About Annette

Annette Abernathy has a B.A. in psychology with a minor in Women’s Studies, and a professional certificate in photography with a background in visual storytelling.

Author Business & Publishing, Writing & Publishing Articles

Beta Readers: Who are They, What Do They Do, and How Do You Find Them?

kindle-381242_640In the comments section of my post about the different types of editing authors need, many authors chimed in about the value of beta readers as a first line of editorial defense. A few authors even stated that they use beta readers in place of developmental/content editors.

When I first began my long (oh, so long) road to learning about independent publishing, I had never heard of beta readers before. While I hope my audience is not as clueless as I was, I recognize that it may be helpful to new authors, like myself, to explain exactly what the role of beta readers is in the editing process and how one finds beta readers.

What is a beta reader?

A beta reader is someone who reads the novel after the author writes it, but before it is officially published, and offers feedback and criticism.

What feedback does a beta reader offer?

The exact nature of a beta reader’s criticism is for the author and beta reader to determine. Most commonly, a beta reader will critique developmental and/or content issues, such as noticeable plot holes, character development, setting, story arc, etc. However, some authors also ask their beta readers to help with grammar and proofreading.

Who can be a beta reader?

A beta reader can be anyone — a friend or family member, someone who falls within the author’s “target audience,” a fellow author, an unbiased stranger, an avid reader, etc. Personally, I advise finding a mixed group of readers who fall into your target audience, fellow authors, and readers outside of your target audience for a wide range of perspectives.

How many beta readers can I have?

As many as you like. However, the most common “rule of thumb” is to have 3 or 5 beta readers. Keeping the number low prevents too many conflicting opinions. Having an odd number prevents opinion “ties” on debated areas of criticism.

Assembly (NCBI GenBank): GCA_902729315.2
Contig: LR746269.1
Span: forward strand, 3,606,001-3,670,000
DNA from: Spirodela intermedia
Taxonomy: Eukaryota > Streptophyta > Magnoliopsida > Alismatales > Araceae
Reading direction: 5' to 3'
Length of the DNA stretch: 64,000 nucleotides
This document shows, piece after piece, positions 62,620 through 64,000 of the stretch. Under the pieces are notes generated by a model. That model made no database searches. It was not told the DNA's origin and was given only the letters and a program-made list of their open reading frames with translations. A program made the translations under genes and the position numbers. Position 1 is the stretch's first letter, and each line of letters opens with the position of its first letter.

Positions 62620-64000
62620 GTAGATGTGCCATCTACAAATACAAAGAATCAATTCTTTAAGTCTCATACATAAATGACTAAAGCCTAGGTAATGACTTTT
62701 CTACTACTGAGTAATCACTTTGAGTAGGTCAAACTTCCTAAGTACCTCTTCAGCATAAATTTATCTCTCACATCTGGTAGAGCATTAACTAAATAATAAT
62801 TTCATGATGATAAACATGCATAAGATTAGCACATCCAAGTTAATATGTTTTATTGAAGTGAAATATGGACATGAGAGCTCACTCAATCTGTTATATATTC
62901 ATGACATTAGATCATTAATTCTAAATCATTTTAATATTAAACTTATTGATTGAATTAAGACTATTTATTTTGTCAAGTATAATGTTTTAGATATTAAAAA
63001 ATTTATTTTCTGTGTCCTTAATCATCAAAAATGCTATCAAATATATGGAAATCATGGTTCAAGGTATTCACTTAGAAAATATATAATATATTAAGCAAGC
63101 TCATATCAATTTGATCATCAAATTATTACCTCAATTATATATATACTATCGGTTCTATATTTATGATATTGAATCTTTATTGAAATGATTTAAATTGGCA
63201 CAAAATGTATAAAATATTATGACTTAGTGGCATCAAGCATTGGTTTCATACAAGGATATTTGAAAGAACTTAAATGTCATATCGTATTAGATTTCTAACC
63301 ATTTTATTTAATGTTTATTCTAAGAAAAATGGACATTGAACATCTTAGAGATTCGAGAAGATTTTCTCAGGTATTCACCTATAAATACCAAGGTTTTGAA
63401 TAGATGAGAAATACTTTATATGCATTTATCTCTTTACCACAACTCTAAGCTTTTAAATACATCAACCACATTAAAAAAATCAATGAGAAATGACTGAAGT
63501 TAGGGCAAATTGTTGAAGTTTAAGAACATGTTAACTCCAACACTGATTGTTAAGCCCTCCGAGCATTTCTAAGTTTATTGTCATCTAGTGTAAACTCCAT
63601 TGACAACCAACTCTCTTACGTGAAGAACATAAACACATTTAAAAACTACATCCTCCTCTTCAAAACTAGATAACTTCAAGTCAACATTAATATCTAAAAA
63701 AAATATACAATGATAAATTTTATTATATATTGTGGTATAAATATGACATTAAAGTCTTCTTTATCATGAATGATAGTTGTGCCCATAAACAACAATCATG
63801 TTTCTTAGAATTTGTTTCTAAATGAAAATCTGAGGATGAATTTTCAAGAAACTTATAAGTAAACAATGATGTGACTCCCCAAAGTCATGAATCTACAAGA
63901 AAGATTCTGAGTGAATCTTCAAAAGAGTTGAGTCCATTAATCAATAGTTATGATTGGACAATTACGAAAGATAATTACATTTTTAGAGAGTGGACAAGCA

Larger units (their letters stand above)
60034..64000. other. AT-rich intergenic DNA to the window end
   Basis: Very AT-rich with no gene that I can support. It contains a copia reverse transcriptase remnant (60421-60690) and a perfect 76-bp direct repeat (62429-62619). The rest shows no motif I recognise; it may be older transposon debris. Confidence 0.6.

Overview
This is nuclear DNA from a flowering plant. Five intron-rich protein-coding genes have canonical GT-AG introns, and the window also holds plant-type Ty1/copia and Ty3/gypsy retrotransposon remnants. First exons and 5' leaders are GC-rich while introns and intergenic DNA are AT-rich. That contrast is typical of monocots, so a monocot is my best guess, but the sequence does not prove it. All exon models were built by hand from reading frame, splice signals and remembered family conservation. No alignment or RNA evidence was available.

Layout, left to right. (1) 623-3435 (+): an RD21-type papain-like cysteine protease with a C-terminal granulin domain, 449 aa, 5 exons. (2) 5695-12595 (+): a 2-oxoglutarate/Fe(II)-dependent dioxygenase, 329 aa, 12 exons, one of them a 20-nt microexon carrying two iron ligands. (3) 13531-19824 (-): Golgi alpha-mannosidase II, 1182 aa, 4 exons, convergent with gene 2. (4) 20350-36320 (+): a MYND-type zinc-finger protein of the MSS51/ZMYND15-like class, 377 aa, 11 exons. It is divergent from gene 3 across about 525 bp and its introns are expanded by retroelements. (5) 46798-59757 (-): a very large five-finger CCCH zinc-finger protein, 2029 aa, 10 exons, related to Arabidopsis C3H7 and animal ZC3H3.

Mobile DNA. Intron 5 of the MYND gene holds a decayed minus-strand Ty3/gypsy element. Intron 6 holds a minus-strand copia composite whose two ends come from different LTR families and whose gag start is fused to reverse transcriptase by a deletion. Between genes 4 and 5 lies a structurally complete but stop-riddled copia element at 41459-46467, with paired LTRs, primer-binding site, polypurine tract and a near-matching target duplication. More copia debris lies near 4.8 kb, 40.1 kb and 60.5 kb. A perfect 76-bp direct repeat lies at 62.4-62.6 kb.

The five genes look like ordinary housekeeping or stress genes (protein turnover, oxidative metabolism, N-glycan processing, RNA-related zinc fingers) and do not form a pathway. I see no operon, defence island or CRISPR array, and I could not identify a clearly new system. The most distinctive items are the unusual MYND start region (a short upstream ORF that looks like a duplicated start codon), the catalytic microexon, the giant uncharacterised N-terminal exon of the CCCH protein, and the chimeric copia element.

Should I pay for a beta reader?

Some readers do offer paid beta reading services. However, I would say no. You should be able to find people within your circles who will be willing to beta read for you for free or for a favor in return. The quality of their criticism will likely be unaffected by the lack of monetary payment.

When should I ask for beta readers?

Again, this is up to you. One common time to use beta readers is before a professional editor. This allows you to fix obvious issues with the manuscript (thus lowering the work for the editor, and perhaps your cost as the customer), and perhaps even get enough feedback to forgo paying for a content edit. Another option is to use beta readers after the novel is finished with editing, but before it is published. In this scenario, beta readers can help catch any last-minute problems and/or typos and even provide reviews for your novel before it is published.

How do I find beta readers?

Much like finding an editor or someone to date, finding beta readers can be accomplished in dozens of ways. Here are a few ideas to get you started:

  • Ask well-read friends or family members
  • Ask your blog readers/followers
  • Ask fellow authors from online communities or writers’ groups
  • Join a critique partner website
  • Put out a call on social media
  • Search social media for people who read books like yours, then ask them
  • Ask your email newsletter subscribers (that’s what I did!)
  • Put out the first chapter on a free reading site, like Wattpad, then ask interested readers

What should I say to my beta readers?

The more detailed you can be in your request, the easier the critique will be for your beta readers. In your initial request, simply explain who you are (if they do not know you), share a brief description of your book, and give a quick explanation of what feedback you want to receive. it is also a good idea to warn them about any violent content, sexual content, offensive language, or anything else that may offend them. Of course, it is good manners to thank them for their time/consideration.

Once your beta readers accept your request, send them detailed information about the areas you would like critiqued. This may take the form of a brief questionnaire, where they can write their responses to your specific inquiries about your novel. I also advise providing them with a soft deadline and the assurance that you are happy to return the favor in the future.

A note on alpha readers:

Not all authors use alpha readers or distinguish them from beta readers. Personally, I do. An alpha reader is someone who reads your first draft before any editing takes place. For many authors, this may be a spouse who is anxious to read the “complete” story, or a trusted friend who will help with developmental issues. In the end, an alpha reader is basically the same as a beta reader, only s/he reads the book even earlier in the creation process and usually in an informal context.

That’s the skinny on beta readers. They are generous, book-loving, gluttons-for-punishment who are willing to read your unpolished rock and help you shine it into a gem. How many you gather, how you find them, and what you ask them for is up to you — but make sure you find a few to help you whip your manuscript into shape and put that author ego (whether sky-high or Marianas trench-low) in its proper place.

What other questions do you have about beta readers? Where have you found your beta readers and how do you work with them? Share your thoughts below!